Analysis of public health risks from consumption of informally marketed milk in sub-Saharan African countries
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Permanent link to this item: http://hdl.handle.net/10568/50153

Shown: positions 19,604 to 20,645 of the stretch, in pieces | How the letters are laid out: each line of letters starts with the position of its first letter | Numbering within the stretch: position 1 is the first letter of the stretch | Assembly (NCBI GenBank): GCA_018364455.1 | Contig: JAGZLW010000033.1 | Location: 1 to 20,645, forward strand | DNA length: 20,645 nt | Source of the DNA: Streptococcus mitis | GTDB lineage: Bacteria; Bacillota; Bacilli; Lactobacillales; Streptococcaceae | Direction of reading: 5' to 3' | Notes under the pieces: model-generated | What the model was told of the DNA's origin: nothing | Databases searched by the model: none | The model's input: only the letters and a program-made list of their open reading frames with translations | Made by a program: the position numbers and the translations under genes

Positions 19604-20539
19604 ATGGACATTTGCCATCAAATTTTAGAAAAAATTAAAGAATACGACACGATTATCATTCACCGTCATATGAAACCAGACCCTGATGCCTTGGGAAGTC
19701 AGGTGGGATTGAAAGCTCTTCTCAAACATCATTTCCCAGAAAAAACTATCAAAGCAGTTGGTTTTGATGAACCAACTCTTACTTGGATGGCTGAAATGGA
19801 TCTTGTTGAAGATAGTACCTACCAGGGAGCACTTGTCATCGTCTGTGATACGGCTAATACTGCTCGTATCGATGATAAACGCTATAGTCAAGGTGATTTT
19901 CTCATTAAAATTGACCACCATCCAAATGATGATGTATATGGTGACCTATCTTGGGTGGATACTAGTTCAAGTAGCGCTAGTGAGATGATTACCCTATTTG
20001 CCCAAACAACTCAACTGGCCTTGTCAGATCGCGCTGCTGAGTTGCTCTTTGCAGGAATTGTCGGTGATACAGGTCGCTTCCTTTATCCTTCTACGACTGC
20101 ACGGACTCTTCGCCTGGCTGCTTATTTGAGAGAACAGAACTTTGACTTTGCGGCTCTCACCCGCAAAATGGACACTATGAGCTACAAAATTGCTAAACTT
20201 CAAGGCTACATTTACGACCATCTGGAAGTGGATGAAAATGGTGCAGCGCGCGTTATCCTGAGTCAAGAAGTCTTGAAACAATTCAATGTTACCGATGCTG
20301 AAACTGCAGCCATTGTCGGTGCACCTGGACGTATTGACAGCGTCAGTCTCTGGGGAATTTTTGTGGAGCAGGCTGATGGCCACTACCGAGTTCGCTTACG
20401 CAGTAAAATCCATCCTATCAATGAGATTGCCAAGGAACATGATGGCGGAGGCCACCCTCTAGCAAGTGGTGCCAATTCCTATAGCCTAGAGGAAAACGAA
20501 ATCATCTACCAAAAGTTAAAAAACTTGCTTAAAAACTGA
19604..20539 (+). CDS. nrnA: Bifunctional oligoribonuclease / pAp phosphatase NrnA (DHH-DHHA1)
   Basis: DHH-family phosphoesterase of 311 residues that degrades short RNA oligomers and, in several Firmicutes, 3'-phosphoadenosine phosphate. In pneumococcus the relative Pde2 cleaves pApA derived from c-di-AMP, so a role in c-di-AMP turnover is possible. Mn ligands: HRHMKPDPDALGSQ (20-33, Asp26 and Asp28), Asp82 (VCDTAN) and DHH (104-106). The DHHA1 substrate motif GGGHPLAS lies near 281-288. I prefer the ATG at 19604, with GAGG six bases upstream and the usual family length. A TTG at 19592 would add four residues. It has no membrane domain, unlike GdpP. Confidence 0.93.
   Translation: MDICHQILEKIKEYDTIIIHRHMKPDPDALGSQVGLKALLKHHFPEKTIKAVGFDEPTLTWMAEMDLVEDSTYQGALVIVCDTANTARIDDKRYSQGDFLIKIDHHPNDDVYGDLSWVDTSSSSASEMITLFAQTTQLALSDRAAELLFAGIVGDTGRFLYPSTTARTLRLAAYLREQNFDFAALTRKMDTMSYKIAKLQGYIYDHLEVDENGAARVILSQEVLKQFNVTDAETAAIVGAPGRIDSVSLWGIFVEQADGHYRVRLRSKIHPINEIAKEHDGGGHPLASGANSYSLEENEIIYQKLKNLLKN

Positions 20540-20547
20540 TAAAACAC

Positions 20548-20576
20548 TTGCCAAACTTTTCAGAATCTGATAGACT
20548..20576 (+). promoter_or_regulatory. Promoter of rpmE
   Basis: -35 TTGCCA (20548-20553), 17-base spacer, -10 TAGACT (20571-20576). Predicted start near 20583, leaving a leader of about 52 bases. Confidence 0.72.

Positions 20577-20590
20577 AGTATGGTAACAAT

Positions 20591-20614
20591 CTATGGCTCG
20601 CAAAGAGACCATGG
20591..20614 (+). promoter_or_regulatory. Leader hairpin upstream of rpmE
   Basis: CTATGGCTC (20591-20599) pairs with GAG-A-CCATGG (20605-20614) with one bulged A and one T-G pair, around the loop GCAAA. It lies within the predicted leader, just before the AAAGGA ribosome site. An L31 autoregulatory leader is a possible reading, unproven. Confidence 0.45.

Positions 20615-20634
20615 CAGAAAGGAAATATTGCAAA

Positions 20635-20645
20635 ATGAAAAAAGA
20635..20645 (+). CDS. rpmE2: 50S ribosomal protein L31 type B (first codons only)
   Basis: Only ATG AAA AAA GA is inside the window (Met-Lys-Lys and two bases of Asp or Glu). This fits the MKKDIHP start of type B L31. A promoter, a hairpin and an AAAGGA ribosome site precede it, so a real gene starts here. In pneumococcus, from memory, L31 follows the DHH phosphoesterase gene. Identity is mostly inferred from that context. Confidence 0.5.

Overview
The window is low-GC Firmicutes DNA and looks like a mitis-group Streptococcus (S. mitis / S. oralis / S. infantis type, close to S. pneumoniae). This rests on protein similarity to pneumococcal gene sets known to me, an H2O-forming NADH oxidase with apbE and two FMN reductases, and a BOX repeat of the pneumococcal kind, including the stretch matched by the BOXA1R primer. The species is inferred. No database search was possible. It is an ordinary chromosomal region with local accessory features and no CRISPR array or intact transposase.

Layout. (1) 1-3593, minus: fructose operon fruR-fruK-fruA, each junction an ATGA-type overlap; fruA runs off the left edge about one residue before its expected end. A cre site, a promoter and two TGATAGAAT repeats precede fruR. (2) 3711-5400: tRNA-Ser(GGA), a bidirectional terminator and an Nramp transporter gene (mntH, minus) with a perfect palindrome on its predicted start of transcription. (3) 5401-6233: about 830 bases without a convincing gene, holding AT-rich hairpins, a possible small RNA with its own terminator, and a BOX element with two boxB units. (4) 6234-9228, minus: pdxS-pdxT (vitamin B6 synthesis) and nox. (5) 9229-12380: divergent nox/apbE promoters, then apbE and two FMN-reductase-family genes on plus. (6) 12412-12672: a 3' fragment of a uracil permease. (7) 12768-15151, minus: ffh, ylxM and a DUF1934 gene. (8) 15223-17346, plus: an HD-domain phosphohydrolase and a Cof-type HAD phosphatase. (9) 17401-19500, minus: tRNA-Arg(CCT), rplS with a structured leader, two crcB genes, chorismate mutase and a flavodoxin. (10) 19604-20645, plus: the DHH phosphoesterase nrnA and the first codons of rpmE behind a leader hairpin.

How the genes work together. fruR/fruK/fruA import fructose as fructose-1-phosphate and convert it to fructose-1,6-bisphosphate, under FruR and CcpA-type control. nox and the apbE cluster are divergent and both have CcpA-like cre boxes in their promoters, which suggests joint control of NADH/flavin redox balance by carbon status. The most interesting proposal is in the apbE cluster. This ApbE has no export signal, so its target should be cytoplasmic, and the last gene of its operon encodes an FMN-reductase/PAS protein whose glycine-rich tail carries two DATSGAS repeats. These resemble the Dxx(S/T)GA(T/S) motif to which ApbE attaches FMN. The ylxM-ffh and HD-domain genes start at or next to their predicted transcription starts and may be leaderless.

Despite policies to discourage them, informal milk markets account for over 80% of milk sales in most sub-Saharan African (SSA) countries. Informal milk market agents include farmer dairy co-operatives, small traders using bicycles and public or private transport and small retail outlets, such as dairy kiosks, and shops. Studies conducted by the International Livestock Research Institute (ILRI) and national collaborators (e.g., in Kenya1) show that convenient delivery and lower prices (reflecting tower handling and processing costs) are the principal benefits for consumers. Current milk handling and safety regulations in most SSA countries are derived from models in industrialised countries. These may not be appropriate for local market conditions where such regulations may unnecessarily inhibit efficient milk marketing. An important step in developing targeted policies more supportive of market participation of the majority is to collect quantitative and qualitative information about milk-borne health risks under different production and marketing situations. This paper gives an over-view of on-going activities in central Kenya aimed at assessing public health risks from informally marketed milk and presents preliminary results of milk quality and handling practices of informal milk market agents and consumers.